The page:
When attempting to prevent super-intelligence from causing harm, the unpredictability of outcomes poses a significant challenge. Determining whether a program will reach a conclusion or continue indefinitely becomes mathematically impossible for all scenarios. This renders traditional containment algorithms unusable and raises concerns about the reliability of teaching AI ethics to prevent catastrophic consequences.

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The Limitation Conundrum:

An alternative approach suggested by some is to limit the capabilities of super-intelligence, such as restricting its access to certain parts of the internet or networks. However, this raises questions about the purpose of creating super-intelligence if its potential is artificially curtailed. The argument arises: if we do not intend to use it to tackle challenges beyond human capabilities, why create it in the first place?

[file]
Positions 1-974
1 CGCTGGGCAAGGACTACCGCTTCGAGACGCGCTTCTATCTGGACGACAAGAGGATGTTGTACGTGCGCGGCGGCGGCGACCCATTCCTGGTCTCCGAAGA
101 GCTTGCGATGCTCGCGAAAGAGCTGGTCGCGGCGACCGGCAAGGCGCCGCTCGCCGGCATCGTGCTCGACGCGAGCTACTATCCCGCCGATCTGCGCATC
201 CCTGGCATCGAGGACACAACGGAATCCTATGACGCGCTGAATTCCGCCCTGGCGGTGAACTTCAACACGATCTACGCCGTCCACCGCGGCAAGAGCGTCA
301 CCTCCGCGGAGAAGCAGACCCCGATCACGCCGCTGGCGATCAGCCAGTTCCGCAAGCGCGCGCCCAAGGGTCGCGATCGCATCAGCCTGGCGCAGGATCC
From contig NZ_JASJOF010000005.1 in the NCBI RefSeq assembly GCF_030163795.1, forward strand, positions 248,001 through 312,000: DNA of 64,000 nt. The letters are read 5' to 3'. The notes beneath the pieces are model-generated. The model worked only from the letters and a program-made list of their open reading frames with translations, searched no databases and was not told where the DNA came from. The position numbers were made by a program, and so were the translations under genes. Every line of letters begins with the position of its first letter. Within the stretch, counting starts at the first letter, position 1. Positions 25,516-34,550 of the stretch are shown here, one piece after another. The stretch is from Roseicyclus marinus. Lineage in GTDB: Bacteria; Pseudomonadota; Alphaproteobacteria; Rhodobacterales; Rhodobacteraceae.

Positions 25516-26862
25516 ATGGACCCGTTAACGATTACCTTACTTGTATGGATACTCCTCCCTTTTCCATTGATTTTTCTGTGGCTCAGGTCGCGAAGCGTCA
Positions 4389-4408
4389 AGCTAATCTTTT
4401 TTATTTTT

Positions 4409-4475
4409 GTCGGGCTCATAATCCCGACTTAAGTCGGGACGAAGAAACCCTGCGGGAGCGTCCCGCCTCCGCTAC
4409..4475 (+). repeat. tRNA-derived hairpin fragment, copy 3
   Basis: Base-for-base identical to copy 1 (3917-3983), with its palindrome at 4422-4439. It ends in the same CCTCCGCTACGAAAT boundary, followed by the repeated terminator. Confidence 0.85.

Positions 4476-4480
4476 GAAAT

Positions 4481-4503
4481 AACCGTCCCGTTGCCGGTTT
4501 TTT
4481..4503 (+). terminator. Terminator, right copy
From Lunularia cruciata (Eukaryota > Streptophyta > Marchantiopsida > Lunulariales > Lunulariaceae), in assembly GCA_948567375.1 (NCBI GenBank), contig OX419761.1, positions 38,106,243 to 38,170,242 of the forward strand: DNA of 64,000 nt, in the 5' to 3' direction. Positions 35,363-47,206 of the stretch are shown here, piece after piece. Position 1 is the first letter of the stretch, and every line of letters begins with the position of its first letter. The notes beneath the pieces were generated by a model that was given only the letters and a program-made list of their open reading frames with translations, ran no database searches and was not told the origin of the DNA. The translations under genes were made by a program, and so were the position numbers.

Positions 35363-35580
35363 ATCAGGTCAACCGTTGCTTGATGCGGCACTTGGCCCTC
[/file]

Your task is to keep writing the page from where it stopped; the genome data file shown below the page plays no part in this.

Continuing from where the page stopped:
Urgent Reflection – The Direction Of Artificial Intelligence:

As we push forward with artificial intelligence, we must confront the possibility of a super-intelligence beyond our control. Its incomprehensibility makes it difficult to discern its arrival, emphasizing the need for critical introspection regarding the path we are treading. Prominent figures in the tech industry, such as Elon Musk and Steve Wozniak, have even called for a pause in AI experiments to evaluate safety and potential risks to society.

The potential consequences of controlling high-level artificial super-intelligence are far-reaching and demand meticulous consideration. As we strive for progress, we must strike a balance between pushing the boundaries of technology and ensuring responsible development. Only through thorough exploration and understanding can we ensure that AI systems benefit humanity while effectively managing their risks.

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By Clint Bailey, Team ‘THE VOICE OF EU